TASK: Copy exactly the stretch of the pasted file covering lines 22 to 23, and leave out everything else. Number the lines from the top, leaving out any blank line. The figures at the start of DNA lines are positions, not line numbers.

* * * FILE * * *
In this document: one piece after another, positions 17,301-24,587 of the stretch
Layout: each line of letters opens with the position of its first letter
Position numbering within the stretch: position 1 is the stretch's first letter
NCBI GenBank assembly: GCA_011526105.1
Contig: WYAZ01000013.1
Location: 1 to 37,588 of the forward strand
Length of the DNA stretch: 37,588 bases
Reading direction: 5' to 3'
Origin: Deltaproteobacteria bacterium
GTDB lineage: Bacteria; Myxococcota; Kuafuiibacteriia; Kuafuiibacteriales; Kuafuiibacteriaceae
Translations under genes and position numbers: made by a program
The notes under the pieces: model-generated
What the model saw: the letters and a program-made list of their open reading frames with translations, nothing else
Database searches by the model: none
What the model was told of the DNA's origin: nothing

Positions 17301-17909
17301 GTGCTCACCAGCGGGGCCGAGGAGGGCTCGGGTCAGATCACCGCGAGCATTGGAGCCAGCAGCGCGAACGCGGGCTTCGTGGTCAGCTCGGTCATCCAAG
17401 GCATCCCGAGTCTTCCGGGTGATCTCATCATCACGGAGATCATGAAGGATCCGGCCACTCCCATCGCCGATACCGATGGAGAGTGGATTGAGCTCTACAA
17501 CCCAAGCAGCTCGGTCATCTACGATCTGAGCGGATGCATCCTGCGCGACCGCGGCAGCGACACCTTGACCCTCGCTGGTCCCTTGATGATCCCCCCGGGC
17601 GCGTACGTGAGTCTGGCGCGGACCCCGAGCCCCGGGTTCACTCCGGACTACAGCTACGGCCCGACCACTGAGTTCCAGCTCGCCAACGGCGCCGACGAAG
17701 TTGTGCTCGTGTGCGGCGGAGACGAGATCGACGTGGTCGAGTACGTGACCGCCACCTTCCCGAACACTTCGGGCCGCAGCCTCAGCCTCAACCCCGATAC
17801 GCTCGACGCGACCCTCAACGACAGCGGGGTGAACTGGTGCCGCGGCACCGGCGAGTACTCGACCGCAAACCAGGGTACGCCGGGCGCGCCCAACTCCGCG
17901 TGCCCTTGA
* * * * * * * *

17801 GCTCGACGCGACCCTCAACGACAGCGGGGTGAACTGGTGCCGCGGCACCGGCGAGTACTCGACCGCAAACCAGGGTACGCCGGGCGCGCCCAACTCCGCG
17901 TGCCCTTGA